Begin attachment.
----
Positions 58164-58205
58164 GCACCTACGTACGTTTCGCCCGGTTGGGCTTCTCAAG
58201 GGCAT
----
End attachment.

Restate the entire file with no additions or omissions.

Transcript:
Positions 58164-58205
58164 GCACCTACGTACGTTTCGCCCGGTTGGGCTTCTCAAG
58201 GGCAT